PTSD is an emotional, sensual, psychological and physical disorder. Several or all of these may be displayed through symptoms.
Unless already diagnosed, a person with PTSD usually cannot tell you “I have PTSD”. It’s not like having a cold or the flu, or a broken leg. The person may or may not remember the traumatic event. They may, in fact, outright deny that they are having any problem, other than the day to day stresses of the job, when in fact they feel inside that they are going crazy. Another difficulty with PTSD is there is generally a period of time that elapses between the trauma and when the behaviors start to show. With acute PTSD this is a much shorter time than with chronic PTSD, which can conceivably be years between the trauma and the fallout.
Listed below are behaviors and symptoms that may be experienced. This list is not all-inclusive, and, again, may be indications of something other than PTSD. If it is PTSD, a person will exhibit more than one symptom from each of the three areas, though you may not see more than one or two.
A word of caution: a few of these behaviors are normal for first responders. It’s when they go from “normal” to the extremes that they become abnormal. If you know the person, you know what’s normal. Watch out for these changes.
- extreme nightmares
- extreme paranoia
- sense of shortened future, impending doom
- loss of interest in sex
- isolation-especially from loved ones
- avoiding work: increased absenteeism
- avoiding certain previously visited locations that were favorites
- diminished interest in previously interesting activities, sports, people
- lack of motivation, constantly fatigued
- loss of Faith in God
- sleeping too much
- addictions: alcohol, drugs, sex (repeated affairs, or found with a prostitute)
- previously active in their work, significant shift to doing little or nothing
- weak work performance, quality of work drops significantly
- just plain numbing out
- stops exercise and previous self-care (poor hygiene)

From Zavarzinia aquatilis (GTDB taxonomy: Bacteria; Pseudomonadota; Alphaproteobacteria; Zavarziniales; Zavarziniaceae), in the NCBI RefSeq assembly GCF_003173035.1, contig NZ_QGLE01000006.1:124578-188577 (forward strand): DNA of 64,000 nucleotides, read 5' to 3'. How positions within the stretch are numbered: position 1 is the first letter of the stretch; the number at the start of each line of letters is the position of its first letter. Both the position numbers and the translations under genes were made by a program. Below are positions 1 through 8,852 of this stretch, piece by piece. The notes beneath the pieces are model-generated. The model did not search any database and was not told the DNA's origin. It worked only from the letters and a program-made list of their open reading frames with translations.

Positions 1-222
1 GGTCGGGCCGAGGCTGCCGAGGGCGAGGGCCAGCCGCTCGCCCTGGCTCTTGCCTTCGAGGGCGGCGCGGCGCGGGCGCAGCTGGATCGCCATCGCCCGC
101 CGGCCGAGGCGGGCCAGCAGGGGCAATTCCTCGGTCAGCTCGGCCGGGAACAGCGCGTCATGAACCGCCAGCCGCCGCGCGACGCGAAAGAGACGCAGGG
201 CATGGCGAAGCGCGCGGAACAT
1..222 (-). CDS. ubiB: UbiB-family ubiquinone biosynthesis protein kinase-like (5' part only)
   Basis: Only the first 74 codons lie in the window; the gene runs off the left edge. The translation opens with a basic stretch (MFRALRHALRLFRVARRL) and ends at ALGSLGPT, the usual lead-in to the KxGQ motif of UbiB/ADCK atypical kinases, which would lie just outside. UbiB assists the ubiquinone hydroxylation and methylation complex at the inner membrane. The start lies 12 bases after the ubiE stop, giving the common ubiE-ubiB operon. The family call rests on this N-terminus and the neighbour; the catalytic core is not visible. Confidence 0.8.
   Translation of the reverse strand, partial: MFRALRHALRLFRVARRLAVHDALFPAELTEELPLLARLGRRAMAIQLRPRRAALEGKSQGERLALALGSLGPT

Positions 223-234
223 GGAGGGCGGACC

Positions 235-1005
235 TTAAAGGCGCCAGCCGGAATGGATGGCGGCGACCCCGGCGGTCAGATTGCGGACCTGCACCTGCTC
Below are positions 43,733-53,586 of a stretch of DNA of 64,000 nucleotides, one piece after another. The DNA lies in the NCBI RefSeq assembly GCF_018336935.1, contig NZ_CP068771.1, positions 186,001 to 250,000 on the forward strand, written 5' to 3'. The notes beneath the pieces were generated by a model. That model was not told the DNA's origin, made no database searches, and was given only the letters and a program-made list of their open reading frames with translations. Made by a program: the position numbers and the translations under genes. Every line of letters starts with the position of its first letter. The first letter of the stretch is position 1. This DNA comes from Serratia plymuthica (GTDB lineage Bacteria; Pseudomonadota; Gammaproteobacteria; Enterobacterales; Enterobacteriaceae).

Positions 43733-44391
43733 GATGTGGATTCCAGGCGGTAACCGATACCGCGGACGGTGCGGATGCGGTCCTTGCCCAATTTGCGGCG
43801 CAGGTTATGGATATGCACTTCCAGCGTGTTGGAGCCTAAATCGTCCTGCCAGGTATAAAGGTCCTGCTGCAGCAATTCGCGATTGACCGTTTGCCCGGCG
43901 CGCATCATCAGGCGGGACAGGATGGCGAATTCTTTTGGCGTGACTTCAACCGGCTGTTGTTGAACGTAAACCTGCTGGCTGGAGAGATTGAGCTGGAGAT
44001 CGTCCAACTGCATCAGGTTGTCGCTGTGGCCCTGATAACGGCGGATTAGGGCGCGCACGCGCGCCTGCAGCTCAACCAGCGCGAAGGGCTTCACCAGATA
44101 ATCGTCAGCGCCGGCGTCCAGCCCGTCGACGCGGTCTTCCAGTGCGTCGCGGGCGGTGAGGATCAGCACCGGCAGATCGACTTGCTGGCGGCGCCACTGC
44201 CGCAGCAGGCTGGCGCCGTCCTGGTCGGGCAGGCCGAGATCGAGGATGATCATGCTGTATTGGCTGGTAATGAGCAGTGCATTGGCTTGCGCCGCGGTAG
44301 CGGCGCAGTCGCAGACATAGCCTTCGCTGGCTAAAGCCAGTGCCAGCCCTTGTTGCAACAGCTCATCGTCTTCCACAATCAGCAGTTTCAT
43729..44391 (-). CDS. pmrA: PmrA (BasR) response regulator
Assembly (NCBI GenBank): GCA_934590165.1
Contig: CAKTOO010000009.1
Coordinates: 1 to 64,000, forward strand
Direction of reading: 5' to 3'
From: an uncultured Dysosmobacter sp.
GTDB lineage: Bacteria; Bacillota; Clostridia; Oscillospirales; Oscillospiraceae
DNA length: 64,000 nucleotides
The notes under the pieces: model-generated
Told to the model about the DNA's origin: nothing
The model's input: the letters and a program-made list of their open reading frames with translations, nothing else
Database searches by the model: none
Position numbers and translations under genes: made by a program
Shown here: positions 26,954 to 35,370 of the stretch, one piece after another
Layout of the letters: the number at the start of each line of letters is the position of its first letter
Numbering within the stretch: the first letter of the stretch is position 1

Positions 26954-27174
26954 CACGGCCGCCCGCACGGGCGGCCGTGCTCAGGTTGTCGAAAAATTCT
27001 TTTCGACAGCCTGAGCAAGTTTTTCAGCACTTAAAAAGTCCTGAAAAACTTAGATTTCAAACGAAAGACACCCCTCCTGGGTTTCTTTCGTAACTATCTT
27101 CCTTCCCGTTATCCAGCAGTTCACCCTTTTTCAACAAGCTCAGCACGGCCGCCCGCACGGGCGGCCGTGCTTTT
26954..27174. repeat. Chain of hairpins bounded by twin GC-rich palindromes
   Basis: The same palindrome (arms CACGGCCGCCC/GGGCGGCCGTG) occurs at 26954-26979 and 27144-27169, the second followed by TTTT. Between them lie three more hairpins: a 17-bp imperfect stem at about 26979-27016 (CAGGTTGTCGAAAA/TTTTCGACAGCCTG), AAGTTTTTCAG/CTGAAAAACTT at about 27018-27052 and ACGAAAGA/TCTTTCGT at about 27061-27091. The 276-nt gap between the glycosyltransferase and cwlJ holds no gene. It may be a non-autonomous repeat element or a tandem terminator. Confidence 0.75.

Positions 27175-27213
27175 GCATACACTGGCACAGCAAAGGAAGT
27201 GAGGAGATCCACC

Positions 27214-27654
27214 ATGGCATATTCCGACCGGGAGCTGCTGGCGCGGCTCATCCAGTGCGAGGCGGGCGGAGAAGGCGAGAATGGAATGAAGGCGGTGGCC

- memory loss or poor recall
- disappears for periods of time from home or work
- problems falling asleep, or problems staying asleep
- worse than usual problems with Police Management and/or the public
- more than usual contempt/exasperation with supervision, peers, public
- increasingly cynical, maybe at most everything
- sudden outbursts of anger or rage, especially overkill for the situation at hand
- hypervigilance (paranoia)
- exaggerated startle response
- obsessive behavior (what is repressed is obsessed and acted out)
- compulsive behavior (shame can power compulsion, which can become addiction)
- overeating: noticeable weight gain
- anorexia: noticeable weight loss
- they were previously balanced in their work, or maybe even one of the best, but now it’s insatiable, like a crusade
- more violence
- more hyperactive, and maybe now most all the time
- problems urinating
- frequent headaches
- chest pains
- intestinal pain
- diarrhea, constipation, irritable bowel syndrome, blood in stool
- frequent, meaning very frequent, belching
- very high use of antacids
Chances are you will see only a few of these things, not all of what is really going on. Some of these behaviors a person will outright hide, such as the addictions, for obvious reasons. These symptoms are a window to the soul. These symptoms are digressive, meaning over time they will probably get worse if not treated.
PTSD does not go away by itself.